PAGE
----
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Australian technology news, reviews, and guides to help you

Criminals set Telstra customers up with discount scams

Whether you’re a Telstra customer or not, expect to be called by scammers purporting at least 40 percent off your mobile. It’s not a discount; it’s a scam.

Trust scammers to come up with another way to fleece you out of your money.

If it’s not bad enough that the NBN is calling you (it’s not because the NBN is a wholesaler), or even a bank you may not use, now you have to contend with Telstra calling you to offer a discount.

Not so much a freebie, but a discount. Wooooo.

Clearly, it’s not Telstra calling, but don’t let that stop scammers, because some have cottoned onto the fact that the idea of something for free is clearly a scam, so why not dangle the idea of a big discount on a telco you may not actually use.

That’s exactly what has been happening for the past few months, as scammers make calls claiming to be from Australia’s biggest telco that you (yes, you) could get a huge discount on your mobile bill. Because 40 percent is nearly halfway, so that would be pretty big, and it’s more believable than free.

Just how legitimate is this whole thing?

Be realistic

“Not very” is the first answer, but in the heat of a moment, the feeling that you’re going to save money is a big feeling. And scammers play on big feelings.

While the idea of free is often unbelievable, the idea of saving money can be much more sound, which is likely why scammers are trying it.

Ultimately, you need to be realistic about the chance of a large organisation calling you up and giving you a staggering discount. It’s very much like the idea that you have just won something randomly, such as winning a random gift card from JB HiFi, another of the many scams out there.

These sorts of scams are commonplace, and they already cause us to raise an eyebrow or two. It’s this sort of instinct that you might want to trust, according to Telstra’s Darren Pauli.

“If that kicks into gear that and your brow furrows, and you ‘think that’s a bit odd,’ that’s your first warning and your best warning,” he told Pickr. He also noted that actual deals would come through the MyTelstra app, rather than some random person calling you up.

Alternatively, if you’re not sure whether the deal is legit, you can always hang up and call Telstra to ask.

Know the payoff

Ideally, scammers don’t want you to do that. They’ll stress urgency because that’s a hallmark of a typical scam, but they may also try to claim they’re the real deal repeatedly, because keeping you connected and convinced is the point.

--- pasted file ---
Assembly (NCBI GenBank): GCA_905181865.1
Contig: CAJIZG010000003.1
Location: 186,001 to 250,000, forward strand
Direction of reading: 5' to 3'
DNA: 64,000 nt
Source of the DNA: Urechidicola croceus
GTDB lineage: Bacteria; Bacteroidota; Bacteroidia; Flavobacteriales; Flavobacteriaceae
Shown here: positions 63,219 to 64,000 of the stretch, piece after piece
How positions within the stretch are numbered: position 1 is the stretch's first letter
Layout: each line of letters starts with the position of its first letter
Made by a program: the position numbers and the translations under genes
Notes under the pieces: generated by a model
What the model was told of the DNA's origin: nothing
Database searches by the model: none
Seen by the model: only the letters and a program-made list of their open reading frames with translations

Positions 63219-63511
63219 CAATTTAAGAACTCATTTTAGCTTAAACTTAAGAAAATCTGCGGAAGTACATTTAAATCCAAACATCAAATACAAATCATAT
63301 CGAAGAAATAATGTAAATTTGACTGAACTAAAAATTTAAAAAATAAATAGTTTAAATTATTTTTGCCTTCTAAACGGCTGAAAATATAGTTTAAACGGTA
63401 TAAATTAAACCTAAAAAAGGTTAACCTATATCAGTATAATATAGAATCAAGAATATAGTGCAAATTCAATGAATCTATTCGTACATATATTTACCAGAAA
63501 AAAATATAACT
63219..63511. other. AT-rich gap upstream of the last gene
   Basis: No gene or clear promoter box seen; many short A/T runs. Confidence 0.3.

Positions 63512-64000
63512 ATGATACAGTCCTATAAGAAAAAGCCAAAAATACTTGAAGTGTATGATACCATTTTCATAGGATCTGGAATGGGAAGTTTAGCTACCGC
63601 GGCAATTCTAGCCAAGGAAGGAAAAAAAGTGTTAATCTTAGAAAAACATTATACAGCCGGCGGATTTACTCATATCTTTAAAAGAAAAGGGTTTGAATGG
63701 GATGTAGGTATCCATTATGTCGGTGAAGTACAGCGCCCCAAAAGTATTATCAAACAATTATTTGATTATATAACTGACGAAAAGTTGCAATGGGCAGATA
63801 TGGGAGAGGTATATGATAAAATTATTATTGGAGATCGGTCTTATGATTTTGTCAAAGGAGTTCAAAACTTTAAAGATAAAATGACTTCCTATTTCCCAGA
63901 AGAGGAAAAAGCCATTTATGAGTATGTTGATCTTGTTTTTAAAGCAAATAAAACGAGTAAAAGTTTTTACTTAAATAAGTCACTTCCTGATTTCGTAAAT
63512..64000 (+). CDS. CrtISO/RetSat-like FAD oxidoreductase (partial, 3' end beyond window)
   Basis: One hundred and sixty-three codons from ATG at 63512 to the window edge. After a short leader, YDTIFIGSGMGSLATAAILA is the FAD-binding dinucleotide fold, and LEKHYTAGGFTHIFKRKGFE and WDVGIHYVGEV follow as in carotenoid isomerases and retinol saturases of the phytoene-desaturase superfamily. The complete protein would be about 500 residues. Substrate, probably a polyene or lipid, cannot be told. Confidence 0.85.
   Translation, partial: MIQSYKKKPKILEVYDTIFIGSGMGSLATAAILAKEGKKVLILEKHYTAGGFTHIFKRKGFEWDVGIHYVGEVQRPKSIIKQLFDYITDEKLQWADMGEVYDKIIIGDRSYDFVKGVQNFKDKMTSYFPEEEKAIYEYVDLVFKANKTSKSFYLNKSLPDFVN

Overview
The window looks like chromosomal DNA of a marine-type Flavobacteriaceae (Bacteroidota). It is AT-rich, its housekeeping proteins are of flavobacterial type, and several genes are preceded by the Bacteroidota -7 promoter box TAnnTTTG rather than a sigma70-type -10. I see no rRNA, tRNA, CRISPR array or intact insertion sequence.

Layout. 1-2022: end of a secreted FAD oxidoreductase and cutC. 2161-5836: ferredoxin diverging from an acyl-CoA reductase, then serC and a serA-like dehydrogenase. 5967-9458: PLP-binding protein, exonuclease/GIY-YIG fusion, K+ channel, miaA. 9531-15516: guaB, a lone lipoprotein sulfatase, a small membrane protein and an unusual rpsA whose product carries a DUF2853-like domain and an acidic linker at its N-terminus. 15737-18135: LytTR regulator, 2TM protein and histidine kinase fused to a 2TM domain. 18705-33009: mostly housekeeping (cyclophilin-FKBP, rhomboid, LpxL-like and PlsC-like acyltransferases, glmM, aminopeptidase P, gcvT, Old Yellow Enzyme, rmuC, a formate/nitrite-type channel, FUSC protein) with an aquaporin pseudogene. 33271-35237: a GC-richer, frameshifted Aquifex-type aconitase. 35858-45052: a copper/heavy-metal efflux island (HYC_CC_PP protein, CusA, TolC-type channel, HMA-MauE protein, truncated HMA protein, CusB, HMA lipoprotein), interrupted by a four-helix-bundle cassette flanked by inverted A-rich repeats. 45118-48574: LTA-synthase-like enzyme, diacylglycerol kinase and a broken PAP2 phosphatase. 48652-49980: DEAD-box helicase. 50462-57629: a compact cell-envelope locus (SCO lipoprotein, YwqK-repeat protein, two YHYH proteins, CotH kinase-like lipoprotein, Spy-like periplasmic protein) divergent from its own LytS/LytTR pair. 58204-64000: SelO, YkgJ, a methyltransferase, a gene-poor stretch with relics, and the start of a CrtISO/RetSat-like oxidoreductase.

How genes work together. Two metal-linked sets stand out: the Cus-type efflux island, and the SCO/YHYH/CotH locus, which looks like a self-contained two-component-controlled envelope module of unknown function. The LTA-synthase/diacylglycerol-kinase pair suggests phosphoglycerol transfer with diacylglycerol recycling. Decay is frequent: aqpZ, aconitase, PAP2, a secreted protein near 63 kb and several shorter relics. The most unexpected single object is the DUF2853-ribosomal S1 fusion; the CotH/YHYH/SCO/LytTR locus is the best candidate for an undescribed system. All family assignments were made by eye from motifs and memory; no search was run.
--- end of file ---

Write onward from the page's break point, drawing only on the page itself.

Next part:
But knowing the payoff might just make you hang up even faster.

In the Telstra discount scam, a criminal on the other end of the phone call is essentially asking for your details either so they can charge you money, or so they can log into your account and intercept your emails and other details to eventually charge you money.

Depending on how deep the rabbit hole goes, gaining access to a Telstra account by a Telstra subscriber may give them the ability to port your number, which would make it easier to break into other services using multi-factor authentication.

Banks are a great example of where this can be problematic, because banking services often use phone numbers as that multi-factor login system.

How can you tell if a call is a scam?

Ultimately, working out what’s a scam isn’t always easy over the phone.

In SMS and emails, there are little telltale signs. Weird looking URLs and spelling errors are the common ones, but beyond getting details for things you actually use right (such as the telco or bank you use), it mightn’t be as easy to work it out over the phone.

However, one sign is almost always urgency.

“The traditional hallmark is urgency,” said Pauli, telling Pickr that the urgency indicator is “very, very, very common, almost exclusively”.

“All these rules that tap into our psychology that make us buy stuff. [They’re] the same things that salespeople would use. Everyone taps into these innate things, the automated part of our psychology,” he said.

“It’s a rush urgency and then some sort of an offer or threat: you’ve got to do this now or there will be consequences, [or] you’re gonna miss out an offer, [or] your account’s gonna get hacked, whatever, that’s very traditional.”

Scammers use these as a bit of a scare tactic: the urgency makes you want to act, but it’s this level of phrasing and wording that can get you caught more quickly.

If a caller asks you to work quickly, hang up and call the company for advice. And by “call the company”, we don’t mean to redial the number that just called you. No, instead search for the actual number online with a search.

Much like how scammers can’t just use an email address from the actual company, they also can’t use the phone number of the real company, either. They’re also unlikely to outrank the real company on search, so you can typically rest assured that the number you find on Google or any other engine is the right one, and not the one a scammer has just called you on.

“If something seems off, let yourself be on alert, and then just, either slow it down or press for more information,” said Pauli. “Don’t be tricked and swindled and smooth talked.”

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